BY STEVEN MAYER Californian staff writer email@example.com
Years after his family escaped Nazi Germany in 1933, he came to Bakersfield where he practiced internal and pulmonary medicine for decades.
A distant relative of famed physicist Albert Einstein, Dr. Hans Einstein would become best known as a central figure in a coordinated effort to develop a vaccine designed to prevent valley fever, one of the great medical scourges of the American Southwest.
Immigrant success story, healer, family man and visionary, Einstein died Saturday at his home in Bakersfield. He was 89.
Hans Einstein was one of the most important early pioneers in the effort to gain wider knowledge and find effective treatments for the disease, said Dr. John Galgiani, a valley fever researcher and the director of the Valley Fever Center for Excellence in Tucson, Ariz.
But much of the early knowledge about valley fever was only accessible through the oral tradition.
"Hans Einstein connected the past with the present for those wanting to understand valley fever," Galgiani said Sunday.
And he has been the glue -- the bridge -- between the scientists and the public when it came to making the fight against the disease more effective.
"For those of us learning about valley fever, conversations with Hans were invaluable to our overall understanding of the disease's nuances," he added. "I have on innumerable occasions called Hans for advice on management options ... even as recently as earlier this year."
Einstein was able to remain active and involved in his work until fairly recently, said one of Einstein's five daughters Paula Einstein, who moved to Bakersfield some time ago to help her father.
She noted that his death came the very same day the first Walk for Valley Fever Awareness was held in Bakersfield.
In the past, Dr. Einstein had lamented the fact that awareness-raising events like Saturday's walk were not held in Kern County, one of the hot spots for the soil-borne spores that cause the disease.
"He felt people weren't paying attention to valley fever in the very place it was happening," Paula Einstein said.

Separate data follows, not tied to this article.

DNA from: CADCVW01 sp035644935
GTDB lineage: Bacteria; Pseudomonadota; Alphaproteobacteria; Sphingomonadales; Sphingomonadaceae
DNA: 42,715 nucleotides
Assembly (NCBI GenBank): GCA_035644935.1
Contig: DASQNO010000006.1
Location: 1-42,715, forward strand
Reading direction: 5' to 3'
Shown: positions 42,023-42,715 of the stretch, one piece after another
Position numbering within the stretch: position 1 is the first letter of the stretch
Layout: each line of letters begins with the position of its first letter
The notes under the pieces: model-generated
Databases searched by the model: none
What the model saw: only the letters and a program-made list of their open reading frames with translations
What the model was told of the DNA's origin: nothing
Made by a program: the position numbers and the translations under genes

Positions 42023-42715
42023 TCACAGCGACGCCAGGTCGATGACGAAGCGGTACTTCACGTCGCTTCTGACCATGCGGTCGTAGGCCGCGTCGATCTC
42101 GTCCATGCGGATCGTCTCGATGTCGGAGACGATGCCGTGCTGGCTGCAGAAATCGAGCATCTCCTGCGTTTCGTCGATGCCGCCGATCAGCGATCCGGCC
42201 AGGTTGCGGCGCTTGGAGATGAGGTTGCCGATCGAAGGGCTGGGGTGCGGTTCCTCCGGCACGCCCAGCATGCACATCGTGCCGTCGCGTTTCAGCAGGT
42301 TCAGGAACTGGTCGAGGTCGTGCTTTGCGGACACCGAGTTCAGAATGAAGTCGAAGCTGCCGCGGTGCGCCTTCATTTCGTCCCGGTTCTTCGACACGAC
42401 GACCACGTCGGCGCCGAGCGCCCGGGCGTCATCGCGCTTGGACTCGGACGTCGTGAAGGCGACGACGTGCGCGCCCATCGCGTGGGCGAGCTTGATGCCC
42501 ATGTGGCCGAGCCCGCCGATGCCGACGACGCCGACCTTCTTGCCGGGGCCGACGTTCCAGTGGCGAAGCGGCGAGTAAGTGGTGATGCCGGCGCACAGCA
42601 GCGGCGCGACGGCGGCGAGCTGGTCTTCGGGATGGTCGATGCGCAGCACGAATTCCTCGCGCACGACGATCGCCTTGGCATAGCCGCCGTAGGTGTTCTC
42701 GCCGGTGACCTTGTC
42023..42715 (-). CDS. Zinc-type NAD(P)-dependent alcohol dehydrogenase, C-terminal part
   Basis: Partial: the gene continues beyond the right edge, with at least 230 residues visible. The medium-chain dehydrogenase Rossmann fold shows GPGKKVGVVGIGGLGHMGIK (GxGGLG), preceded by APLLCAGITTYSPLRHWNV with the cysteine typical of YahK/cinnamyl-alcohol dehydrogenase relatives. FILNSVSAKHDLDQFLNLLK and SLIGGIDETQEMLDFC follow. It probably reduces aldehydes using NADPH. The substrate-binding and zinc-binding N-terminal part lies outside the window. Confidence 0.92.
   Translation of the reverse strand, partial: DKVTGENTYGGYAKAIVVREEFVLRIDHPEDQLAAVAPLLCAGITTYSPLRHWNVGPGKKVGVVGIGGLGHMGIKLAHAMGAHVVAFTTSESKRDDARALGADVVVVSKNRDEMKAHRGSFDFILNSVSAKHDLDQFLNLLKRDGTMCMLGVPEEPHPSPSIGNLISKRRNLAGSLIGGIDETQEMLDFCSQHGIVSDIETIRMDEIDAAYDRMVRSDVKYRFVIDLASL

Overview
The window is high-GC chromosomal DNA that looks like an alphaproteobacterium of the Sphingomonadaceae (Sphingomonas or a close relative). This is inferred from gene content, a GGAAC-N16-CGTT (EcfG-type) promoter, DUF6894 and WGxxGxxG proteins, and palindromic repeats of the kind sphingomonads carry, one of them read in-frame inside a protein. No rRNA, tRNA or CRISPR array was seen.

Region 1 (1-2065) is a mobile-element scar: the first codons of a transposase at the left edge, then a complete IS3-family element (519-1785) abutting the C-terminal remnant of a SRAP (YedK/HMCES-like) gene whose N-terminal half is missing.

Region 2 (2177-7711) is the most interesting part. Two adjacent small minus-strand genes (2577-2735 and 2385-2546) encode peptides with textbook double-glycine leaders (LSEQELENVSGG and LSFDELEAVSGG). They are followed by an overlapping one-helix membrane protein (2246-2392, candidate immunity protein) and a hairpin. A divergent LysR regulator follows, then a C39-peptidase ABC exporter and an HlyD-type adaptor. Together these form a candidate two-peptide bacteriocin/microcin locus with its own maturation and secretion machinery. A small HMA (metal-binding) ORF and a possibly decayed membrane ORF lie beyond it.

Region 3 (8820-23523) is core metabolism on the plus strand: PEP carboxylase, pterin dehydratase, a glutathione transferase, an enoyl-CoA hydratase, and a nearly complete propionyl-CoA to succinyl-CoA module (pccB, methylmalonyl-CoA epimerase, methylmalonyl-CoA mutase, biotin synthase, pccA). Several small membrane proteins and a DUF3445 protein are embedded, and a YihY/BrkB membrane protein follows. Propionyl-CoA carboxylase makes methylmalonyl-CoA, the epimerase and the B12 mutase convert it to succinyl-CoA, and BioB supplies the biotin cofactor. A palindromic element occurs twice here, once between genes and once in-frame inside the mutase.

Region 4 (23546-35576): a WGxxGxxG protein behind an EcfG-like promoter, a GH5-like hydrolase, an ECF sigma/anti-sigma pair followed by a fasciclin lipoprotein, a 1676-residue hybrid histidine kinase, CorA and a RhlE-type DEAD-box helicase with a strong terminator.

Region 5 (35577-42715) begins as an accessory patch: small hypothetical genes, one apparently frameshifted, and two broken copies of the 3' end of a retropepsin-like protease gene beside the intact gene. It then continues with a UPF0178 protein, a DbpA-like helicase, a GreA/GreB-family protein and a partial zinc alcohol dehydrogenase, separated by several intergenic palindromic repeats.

"I feel, in a way, he got the last word."
The German-born physician and valley fever expert first came to Bakersfield in 1951 to work at Kern General Hospital, now Kern Medical Center. Over the course of his career, he treated hundreds of patients for the often harmless, sometimes deadly illness. And he never gave up hope that a viable vaccine would be found.
Born Feb. 23, 1923, to a Jewish family in Berlin, Einstein grew up in Hamburg, where he lived until age 10. When fascist leader Adolf Hitler came to power in 1933, Einstein's family realized it was time to leave their homeland. The Netherlands became young Einstein's home for the next six years.
"My family got out in time," he told The Californian in an interview more than a year ago.
But even the Netherlands wasn't far enough, Paula Einstein said.
By age 16, the young student was ready for university -- and his timing couldn't have been better.
Just one year ahead of the Nazi invasion of the Netherlands in 1940, Einstein travelled to New York, then to Furman University in South Carolina, where he became a student.
While living in Greenville, S.C., Einstein was leafing through the telephone directory one day when he happened across another Einstein.
When he called the number he learned the man on the other end of the line was Albert Einstein's son. Soon Hans was invited to dinner at the Einstein residence, and the two struck up an acquaintance. And when Albert Einstein would come down from Princeton University to visit his son, Hans would often join them for dinner.
It turned out Albert and Hans' grandfather were first cousins.
Having conversations over dinner with the Isaac Newton of the 20th century didn't seem to faze Hans, who thought of it as quite normal.
In August 1942, Hans wedded the former Mary Lake, who was also a student at Furman. By the time he'd completed his undergraduate work 31â2 years after he began, World War II had come to America's doorstep.
When the Army offered to send Einstein through an accelerated medical school program in exchange for two years of service as a medical officer, he immediately said yes.